A tiny 100-word research article helped start the deadly opioid crisis, Canadian study shows

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The article is a single paragraph long, five sentences and 100 words, the bylines and pair of footnotes taking up almost as much space as the paper itself.

But there is new evidence that the curt research “letter” published in 1980 in one of the world’s most prominent medical journals has played a remarkable role in stoking North America’s deadly prescription-opioid crisis.

The blurb in the New England Journal of Medicine stated unambiguously that patients hardly ever become addicted to narcotic painkillers.

And it has been cited in other journal papers — usually positively — more than 600 times since it was published, a new Canadian study documents.

Matthew Sherwood for Postmedia News

That would be highly unusual for a full-blown research paper and “unthinkable” for a letter, say the authors from Toronto’s Institute for Clinical Evaluative Sciences.

They found the citations peaked in the late 1990s and early 2000s, as the drug OxyContin was rolled out and specialists — often funded by opioid manufacturers — widely promoted the notion that narcotic painkillers were a safe, effective option for people with chronic, non-cancer pain.

Such drugs had previously been reserved mainly for terminal cancer patients.

“It was critical to the genesis and propagation of the crisis,” said Dr. David Juurlink, lead author of the new study and a clinical toxicologist at Sunnybrook Health Sciences Centre.

It was leveraged to destigmatize opioid use

“The key thing about this paper … is that it was leveraged to destigmatize opioid use.”

Indeed, Canadians’ consumption of the medicines took off, making this country second only to the U.S. in per-capita ingestion of narcotics.

At the same time, addiction and overdose deaths have reached epidemic proportions, and what started as a medical phenomenon is now a thriving street practice, too.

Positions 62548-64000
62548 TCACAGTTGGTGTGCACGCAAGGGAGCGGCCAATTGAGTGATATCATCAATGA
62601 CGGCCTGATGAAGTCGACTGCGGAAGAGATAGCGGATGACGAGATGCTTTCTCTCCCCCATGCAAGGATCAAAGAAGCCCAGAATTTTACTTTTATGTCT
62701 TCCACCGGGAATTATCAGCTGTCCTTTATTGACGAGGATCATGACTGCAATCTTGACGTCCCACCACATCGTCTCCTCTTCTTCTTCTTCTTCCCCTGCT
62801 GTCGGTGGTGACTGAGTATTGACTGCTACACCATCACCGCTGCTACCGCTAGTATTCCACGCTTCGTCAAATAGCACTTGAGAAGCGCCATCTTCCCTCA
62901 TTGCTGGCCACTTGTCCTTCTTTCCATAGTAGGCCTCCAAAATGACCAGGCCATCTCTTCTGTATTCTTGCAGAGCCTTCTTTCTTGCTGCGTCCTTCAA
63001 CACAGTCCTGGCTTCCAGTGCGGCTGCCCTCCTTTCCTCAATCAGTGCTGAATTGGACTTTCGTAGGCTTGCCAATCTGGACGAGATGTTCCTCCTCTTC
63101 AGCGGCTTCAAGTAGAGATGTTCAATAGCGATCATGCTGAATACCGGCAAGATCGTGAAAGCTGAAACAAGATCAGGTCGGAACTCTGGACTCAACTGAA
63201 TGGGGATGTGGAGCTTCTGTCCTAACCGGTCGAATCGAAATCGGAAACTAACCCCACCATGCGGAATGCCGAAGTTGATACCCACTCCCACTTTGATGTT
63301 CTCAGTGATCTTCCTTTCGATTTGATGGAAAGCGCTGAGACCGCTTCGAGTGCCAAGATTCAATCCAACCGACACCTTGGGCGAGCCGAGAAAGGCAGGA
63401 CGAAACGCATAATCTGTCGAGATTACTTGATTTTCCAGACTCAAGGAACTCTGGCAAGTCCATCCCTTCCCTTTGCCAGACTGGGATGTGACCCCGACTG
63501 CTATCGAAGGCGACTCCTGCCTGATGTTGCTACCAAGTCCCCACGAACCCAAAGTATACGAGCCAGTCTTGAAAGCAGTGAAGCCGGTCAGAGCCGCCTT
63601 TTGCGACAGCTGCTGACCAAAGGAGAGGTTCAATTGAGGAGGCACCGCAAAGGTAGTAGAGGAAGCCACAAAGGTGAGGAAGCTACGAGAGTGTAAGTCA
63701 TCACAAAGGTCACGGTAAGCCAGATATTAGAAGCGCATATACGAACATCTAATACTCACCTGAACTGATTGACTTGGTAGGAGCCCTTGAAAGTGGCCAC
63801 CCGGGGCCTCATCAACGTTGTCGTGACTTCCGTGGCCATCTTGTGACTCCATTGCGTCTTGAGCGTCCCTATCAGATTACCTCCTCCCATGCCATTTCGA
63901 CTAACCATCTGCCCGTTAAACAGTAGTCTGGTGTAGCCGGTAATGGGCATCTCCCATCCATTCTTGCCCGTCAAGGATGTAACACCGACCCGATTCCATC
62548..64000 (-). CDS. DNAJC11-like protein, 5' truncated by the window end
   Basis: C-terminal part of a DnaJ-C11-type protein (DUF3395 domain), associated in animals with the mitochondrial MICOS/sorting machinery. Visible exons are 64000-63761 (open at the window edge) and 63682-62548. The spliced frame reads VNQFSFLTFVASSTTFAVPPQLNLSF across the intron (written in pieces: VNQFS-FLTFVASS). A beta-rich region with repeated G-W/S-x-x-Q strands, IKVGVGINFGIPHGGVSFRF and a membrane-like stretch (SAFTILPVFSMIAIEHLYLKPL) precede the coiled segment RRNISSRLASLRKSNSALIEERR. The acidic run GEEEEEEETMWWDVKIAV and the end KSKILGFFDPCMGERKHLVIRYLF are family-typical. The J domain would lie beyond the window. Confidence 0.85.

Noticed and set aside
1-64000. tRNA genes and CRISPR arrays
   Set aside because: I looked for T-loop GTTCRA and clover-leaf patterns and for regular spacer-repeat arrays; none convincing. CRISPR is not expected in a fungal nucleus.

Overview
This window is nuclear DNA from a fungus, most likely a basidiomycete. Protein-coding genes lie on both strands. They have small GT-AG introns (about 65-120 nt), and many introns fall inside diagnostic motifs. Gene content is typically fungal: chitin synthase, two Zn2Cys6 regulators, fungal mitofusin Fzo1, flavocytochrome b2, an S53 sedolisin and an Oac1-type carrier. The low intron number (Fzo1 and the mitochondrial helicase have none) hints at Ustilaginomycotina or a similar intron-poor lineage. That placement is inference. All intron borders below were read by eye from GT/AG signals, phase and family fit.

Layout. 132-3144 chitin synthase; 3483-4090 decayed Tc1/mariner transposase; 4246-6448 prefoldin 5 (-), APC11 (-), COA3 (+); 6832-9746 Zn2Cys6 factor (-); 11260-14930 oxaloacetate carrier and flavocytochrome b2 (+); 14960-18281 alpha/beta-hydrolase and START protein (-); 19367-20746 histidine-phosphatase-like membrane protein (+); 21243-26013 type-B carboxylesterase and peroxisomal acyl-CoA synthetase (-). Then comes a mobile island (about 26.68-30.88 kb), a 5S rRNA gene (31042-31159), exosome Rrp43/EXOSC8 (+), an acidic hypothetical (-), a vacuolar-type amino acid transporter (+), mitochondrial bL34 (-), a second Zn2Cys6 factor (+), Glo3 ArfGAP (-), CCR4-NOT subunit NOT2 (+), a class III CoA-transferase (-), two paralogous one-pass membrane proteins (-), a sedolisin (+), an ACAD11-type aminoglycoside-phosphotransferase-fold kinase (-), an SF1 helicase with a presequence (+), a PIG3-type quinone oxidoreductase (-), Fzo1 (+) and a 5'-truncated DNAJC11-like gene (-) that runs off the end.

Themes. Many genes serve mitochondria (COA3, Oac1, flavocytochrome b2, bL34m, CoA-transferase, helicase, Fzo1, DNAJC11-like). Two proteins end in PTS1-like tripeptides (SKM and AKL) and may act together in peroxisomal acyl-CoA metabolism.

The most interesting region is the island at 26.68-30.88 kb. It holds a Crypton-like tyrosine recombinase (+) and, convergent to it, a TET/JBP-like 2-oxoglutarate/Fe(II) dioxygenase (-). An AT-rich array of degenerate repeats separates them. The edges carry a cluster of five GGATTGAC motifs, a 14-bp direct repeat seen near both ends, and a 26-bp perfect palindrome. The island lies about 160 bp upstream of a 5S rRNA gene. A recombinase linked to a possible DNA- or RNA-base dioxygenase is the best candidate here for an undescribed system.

“It really is a very powerful illustration of what I think is the greatest scandal in modern medical history,” Dr. Mel Kahan, an addictions expert at Toronto’s Women’s College Hospital, said about the new study.  “This is a lesson. Thousands of people have died as a result of doctors’ prescriptions.”

Derek Ruttan/ The London Free Press /QMI Agency

Dr. Jeffrey Drazen, editor of the New England Journal, said the letter’s conclusions may have been somewhat overstated, but argued the main problem was how it was misinterpreted by others over the years.

Its posting on the journal website will now include a notice “for reasons of public health” about that misuse and a link to the Canadian article, he said in an interview.

But, Drazen added, “It’s impossible to know what role this has had in the opioid epidemic. It’s a very multi-faceted thing.”

The 1980 article by Dr. Herschel Jick and a colleague at the Boston University Medical Center, called “Addiction rare in patients treated with narcotics,” examined 11,882 patients with no history of drug-dependency who received at least one narcotic while in hospital. They found only four cases of addiction.

Yet the letter contained no information about the methodology used and measured addiction only by looking at hospital records, not assessing each patient carefully, noted Juurlink.

And then the paper was invoked in articles and talks as evidence for giving opioids long-term to patients with chronic pain — not just a few doses while in hospital, he said.

Jick himself later acknowledged that disconnect.

“If you read it carefully, it does not speak to the level of addiction in outpatients who take these drugs for chronic pain,” he told journalist Sam Quinones, author of a 2015 book on the opioid crisis.

The Canadian study found the paper was cited 608 times — 60-fold more often than other letters published the same year in the New England Journal of Medicine.

Darryl Dyck/The Canadian Press

And in more than 70 per cent of cases, it was mentioned as affirmation that addiction was rare in patients taking opioids.

Such upbeat citations have dropped off lately. But just last year, a Korean study referenced the letter in touting use of the powerful opioid Fentanyl for chronic pain.

The article was also cited by a 1995 editorial in the journal Canadian Family Physician — distributed to most family doctors in the country. The journal found the one-paragraph study’s conclusions “persuasive,” and evidence that patients can take opioids over the long term without getting addicted.

Better research has since suggested that  five to 10 per cent of people prescribed opioid painkillers for chronic pain get addicted, a “staggering” number given the millions taking them, said Juurlink.

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